Diaries for your dates

It's worth investing a little money to keep your life in order and choosing the right diary is a cru

This time of year reminds me of going back to school. Girls, in particular, have a real thing about new stationery. I still love claiming ownership of a new book - exercise or address - by writing my name on it. But what I really like is buying my new diary each year. I'm not talking about the "Dear diary" kind, although I've kept one of those since I was seven (then it was all descriptive: "I am wearing my M&S knickers with the rosebuds on and had cornflakes for breakfast"). No, I mean a diary for appointments and notes that has a section at the front for your name, address, blood group and so on. Each year I've played around with new ones until, quite by accident at the end of 2003, I fell upon the most perfect one of all.

Guerlain had sent me a Christmas present of a Smythson Portobello desk diary (life is tough when you're an award-winning beauty journalist). It was bound in fuchsia leather, and one of the most decadent things I'd ever seen. I shall be honest and say I thought of selling it, or giving it away, until I convinced myself that it was OK to actually keep it. But I assuaged the guilt by gifting it to my three-month-old daughter and would write in it, every day, what had happened to her: "first tooth", "first taste of Yorkshire pudding", all the important things. But as I worked with it, I realised it was the perfect diary for me, and every year since, I have bought myself one.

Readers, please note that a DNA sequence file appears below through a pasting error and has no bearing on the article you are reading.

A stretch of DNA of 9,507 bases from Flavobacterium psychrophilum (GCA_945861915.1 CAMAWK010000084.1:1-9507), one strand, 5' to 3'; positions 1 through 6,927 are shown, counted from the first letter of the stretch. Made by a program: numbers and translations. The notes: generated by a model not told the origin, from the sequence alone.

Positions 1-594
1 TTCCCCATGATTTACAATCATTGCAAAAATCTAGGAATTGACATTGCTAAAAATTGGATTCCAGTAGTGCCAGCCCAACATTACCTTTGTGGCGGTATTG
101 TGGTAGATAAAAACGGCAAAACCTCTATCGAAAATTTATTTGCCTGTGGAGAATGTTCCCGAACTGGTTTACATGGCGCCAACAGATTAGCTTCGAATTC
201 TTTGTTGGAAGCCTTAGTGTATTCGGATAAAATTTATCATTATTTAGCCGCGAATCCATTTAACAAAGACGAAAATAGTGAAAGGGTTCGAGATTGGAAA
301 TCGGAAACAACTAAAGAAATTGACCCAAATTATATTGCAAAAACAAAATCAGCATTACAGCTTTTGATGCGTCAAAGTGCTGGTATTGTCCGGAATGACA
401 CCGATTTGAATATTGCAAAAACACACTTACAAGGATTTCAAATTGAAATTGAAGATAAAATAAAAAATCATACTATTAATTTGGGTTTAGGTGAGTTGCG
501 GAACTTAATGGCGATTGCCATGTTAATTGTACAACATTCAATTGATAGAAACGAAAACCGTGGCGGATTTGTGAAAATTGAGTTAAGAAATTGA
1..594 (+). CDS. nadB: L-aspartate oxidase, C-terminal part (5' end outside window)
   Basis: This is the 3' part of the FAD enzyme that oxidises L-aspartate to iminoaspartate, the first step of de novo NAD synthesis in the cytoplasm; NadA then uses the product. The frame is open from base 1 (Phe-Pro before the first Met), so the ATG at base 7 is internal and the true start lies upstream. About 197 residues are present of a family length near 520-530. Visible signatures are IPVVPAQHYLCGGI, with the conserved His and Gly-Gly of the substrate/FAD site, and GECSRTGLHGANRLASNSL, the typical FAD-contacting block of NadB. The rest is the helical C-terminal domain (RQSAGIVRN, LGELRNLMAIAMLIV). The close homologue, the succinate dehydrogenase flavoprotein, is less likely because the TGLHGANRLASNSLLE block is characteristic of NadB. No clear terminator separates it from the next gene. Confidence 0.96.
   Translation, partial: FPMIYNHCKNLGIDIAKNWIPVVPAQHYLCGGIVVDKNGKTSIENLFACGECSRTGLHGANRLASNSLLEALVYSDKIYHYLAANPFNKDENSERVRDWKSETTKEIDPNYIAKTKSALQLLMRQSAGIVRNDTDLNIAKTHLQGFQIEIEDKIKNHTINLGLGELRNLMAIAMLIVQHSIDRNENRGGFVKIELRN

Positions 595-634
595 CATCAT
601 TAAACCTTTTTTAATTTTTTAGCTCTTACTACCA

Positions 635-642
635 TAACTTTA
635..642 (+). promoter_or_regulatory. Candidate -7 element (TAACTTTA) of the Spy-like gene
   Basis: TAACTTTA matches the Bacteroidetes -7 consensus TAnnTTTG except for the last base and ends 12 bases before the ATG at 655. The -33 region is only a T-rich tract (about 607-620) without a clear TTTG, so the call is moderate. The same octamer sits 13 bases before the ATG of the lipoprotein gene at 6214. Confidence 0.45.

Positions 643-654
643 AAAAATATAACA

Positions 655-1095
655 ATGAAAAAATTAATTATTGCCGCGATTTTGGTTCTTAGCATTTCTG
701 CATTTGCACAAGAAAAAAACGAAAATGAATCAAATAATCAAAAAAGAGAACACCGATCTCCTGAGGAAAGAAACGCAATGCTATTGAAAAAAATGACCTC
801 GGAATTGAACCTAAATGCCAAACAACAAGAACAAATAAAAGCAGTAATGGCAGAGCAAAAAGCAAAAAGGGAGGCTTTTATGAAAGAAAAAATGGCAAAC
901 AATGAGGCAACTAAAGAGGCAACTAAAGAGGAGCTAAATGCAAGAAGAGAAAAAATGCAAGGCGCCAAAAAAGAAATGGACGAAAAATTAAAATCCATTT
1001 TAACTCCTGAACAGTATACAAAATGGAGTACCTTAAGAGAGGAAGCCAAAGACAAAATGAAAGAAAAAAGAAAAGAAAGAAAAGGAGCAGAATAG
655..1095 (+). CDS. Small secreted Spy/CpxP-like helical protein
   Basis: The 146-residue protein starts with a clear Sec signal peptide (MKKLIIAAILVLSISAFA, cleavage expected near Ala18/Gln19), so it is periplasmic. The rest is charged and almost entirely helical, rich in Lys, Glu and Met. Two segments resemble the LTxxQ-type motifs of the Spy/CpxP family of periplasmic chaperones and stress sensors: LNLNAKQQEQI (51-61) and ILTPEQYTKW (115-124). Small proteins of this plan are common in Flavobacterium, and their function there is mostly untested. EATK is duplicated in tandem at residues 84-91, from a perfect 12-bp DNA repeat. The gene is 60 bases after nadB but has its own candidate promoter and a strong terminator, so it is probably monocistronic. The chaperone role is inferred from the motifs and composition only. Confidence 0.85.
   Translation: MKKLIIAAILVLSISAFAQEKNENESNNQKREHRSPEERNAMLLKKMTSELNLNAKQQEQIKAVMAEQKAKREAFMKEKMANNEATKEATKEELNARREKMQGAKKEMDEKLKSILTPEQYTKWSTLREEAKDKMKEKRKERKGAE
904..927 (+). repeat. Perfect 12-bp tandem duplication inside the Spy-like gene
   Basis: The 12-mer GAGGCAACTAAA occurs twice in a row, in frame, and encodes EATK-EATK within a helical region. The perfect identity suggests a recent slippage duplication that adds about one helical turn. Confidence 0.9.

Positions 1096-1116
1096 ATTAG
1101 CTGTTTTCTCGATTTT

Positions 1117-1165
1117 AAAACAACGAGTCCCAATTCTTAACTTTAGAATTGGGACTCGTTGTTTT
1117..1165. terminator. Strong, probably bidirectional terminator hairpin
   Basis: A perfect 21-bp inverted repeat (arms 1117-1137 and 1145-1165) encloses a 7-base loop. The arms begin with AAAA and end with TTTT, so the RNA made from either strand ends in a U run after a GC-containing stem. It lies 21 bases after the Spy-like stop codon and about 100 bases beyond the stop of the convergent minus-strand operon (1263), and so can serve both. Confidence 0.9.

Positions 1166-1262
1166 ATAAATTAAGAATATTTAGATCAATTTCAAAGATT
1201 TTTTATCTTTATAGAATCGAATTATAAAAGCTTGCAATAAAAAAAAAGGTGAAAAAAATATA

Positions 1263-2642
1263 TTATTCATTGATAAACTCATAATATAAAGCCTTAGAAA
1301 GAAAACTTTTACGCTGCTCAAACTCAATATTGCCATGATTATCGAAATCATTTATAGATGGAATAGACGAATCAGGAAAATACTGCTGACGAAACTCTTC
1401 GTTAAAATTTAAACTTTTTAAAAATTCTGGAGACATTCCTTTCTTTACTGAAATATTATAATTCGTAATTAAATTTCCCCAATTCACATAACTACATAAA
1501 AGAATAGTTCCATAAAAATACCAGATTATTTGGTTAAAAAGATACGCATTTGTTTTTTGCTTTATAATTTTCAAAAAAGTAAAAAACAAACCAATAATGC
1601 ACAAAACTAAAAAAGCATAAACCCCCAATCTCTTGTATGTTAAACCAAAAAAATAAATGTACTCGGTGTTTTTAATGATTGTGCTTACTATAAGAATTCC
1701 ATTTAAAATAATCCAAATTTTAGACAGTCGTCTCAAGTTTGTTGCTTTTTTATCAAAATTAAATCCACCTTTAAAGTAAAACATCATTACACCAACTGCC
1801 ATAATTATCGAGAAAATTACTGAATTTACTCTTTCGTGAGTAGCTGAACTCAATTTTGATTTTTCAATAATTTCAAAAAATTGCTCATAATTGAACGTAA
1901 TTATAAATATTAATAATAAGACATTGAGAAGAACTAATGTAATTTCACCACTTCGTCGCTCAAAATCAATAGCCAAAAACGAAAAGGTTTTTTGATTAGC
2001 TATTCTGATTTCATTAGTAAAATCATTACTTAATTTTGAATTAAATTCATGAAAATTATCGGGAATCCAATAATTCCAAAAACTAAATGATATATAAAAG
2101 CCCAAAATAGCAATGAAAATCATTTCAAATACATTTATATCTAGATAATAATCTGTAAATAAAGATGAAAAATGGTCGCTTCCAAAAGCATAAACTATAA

This causes a lot of people angst because the diary costs - depending on the colour - about £150. Seasonal colours cost about 25 per cent more on top of that, but luckily I don't care about such things. I once justified its expense to a friend with a two-paragraph email, whereas now I just say, "Yes, expensive, isn't it, but don't you think I'm worth it?" I use it several times a day - it's the most practical diary ever - and it keeps my life in order. It also gives me a tremor of excitement every time I use it. Now that ain't bad going. But there are cheaper, smaller, handbag-sized ones available.

If you like to run a brisk kitchen and pantry, then the Daylesford Kitchen Diary is for you: recipe ideas, tips on organic gardening, seasonal food to watch out for. And all at a much more affordable £15. I plan to use mine as a gardening diary, however, which I think makes much more sense, because my actual kitchen doesn't need an agenda.

Organised mums or dads (though the latter will have to live with a name which, basically, says that dads can't be organised) might like the Organised Mum set of diaries: a Life Book or pocket-sized version, which helps you organise your whole household. You get tear-off shopping lists - fabulously useful - and you get stickers, which I find really rather exciting.

Annalisa Barbieri was in fashion PR for five years before going to the Observer to be fashion assistant. She has worked for the Evening Standard and the Times and was one of the fashion editors on the Independent on Sunday for five years, where she wrote the Dear Annie column. She was fishing correspondent of the Independent from 1997-2004.

This article first appeared in the 10 December 2007 issue of the New Statesman, How New Labour turned toxic